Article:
As 2010 progressed, a shift in data-storing methods began to take shape. With 15 petabytes of new data being created every day, and the volume of data continuing to grow, the ability to simply store data in a secure and easily-accessible manner presents a challenge for IT departments and vendors.
Traditional methods of storage are proving costly, inefficient and unable to keep pace with client needs; and new, more efficient and intelligent methods of storage are beginning to take their place. The new face of storage for 2011 will look something like this:
1. Storage as a Cloud Service Gains Momentum.
As the volume of data grows at an exponential rate—with sources like IDC predicting a growth rate of nearly 60 percent per year—we’re beginning to see a variety of different cloud storage offerings become attractive, including private, public and hybrid models. All three offer enterprises large scale, better planning capabilities and more flexibility to meet unique user demands; but with growing concerns over the vulnerability of critical information on public clouds, the majority of investment this year will go to the private model.
In fact, Gartner predicts that Global 1000 IT organizations will spend more money building private cloud computing services through 2012 than they will on offerings from public cloud-computing service providers. As those customers begin to seek out vendors who can not only store their critical information safely, but can also manage and host their cloud environments, those vendors who are investing in the cloud now will come out on top in the year ahead.
2. Goodbye Storage Status Quo
For enterprises that are driving the shift to the cloud, one thing quickly becomes apparent: status quo won’t do. Old processes of storing and managing information can’t continue to support the new model. The increasing data deluge matched with the economic downturn is forcing innovation.
New solutions are appearing that integrate virtual storage with other virtual system elements to create fully virtual systems, and there is going to be an increase in software aggregation that will lead to large scale, high performance or high availability solutions for a lower cost. Customers are also going to be seeking improved system efficiencies with real time compression capabilities, de-duplication and data migration.
3. Converged Infrastructure
These solutions will lead to a converged infrastructure that is held together through service management software. As categorization and automated data placement are used to ensure the right resources are being applied to the correct business need, the demands on storage will only increase. Customers will seek vendors that can offer a layer of service management that is able to integrate with servers, storage, software and networking under one offering.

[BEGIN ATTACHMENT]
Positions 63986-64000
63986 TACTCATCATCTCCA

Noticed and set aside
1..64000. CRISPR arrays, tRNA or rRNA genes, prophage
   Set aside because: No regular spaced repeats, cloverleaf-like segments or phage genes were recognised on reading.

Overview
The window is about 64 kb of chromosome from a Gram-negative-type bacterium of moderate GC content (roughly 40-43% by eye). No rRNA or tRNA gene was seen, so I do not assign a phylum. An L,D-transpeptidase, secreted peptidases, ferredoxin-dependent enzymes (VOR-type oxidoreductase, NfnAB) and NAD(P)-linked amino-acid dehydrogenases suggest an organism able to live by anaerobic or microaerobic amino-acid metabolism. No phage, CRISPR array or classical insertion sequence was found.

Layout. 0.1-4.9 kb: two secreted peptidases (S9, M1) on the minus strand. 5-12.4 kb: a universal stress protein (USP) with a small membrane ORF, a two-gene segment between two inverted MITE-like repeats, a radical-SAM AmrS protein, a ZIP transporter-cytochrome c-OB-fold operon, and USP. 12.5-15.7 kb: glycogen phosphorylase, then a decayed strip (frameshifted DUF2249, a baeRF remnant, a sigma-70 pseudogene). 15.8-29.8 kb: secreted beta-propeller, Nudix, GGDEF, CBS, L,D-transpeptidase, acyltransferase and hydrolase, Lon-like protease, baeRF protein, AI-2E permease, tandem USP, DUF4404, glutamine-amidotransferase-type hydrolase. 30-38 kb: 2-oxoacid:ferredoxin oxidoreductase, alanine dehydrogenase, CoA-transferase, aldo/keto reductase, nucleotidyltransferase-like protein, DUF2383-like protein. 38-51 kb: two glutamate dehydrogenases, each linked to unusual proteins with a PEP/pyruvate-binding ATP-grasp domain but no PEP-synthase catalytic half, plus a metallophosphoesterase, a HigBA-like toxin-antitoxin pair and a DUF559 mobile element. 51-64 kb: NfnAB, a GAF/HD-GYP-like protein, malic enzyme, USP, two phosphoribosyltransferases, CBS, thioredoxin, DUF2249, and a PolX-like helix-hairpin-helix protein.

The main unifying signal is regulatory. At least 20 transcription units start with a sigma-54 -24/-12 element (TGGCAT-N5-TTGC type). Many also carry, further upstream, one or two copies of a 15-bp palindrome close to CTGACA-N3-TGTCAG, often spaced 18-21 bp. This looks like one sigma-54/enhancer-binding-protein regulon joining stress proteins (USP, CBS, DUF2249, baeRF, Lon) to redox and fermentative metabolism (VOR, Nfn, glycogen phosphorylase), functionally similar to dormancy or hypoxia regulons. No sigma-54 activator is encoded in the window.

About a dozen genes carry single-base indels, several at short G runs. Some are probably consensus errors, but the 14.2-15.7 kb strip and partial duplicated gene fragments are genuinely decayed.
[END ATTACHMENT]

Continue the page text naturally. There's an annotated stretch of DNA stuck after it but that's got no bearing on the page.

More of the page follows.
Customers need solutions that can optimize efficiency in the use of infrastructure assets; improve response to hardware failures, new policies or new business opportunities; and adjust operations of the infrastructure against the business goals and policies, all under one roof.
4. Smart Data Categorization
There’s also a growing need for more intelligent data categorization, as the amount of data outgrows IT departments’ budget to contain it, and as regulatory requirements become stricter for data security, retention and access. Data must be managed to meet these needs and to fulfill its potential for being used as a tool for business innovation. It will be categorized for optimal placement—with “hot data” that is available and ready to access and “cold data” that can be stored for later use—and it will be tiered to allow clients to manage critical and secondary data differently.
Once categorized, data can then be accessed using a mix of various storage technologies, including solid state drives, flash, disk and/or tape storage, depending on the requirements.
5. New Roles for Tape. Yes, Tape.
We’re also seeing new opportunities for tape storage. While disk-based storage has grown in popularity recently, tape storage is experiencing resurgence thanks to the increase of digital archives. In fact, tape will be the preferred medium for 80 percent of all data in electronic archives, according to Spectra Logic.
Many factors are driving continued use of tape: Data can be stored on tape at one fifth the cost of disk; it’s 290 times less expensive in terms of energy costs; it can last 30 years or more; and the continued commitment from vendors to keep the technology relevant ensures tape will not become obsolete.
Clod Barrera is an IBM distinguished engineer and chief technical strategist. Steve Wojtowecz is IBM’s VP, storage software development.
Follow everything from CIO.com on Twitter @CIOonline.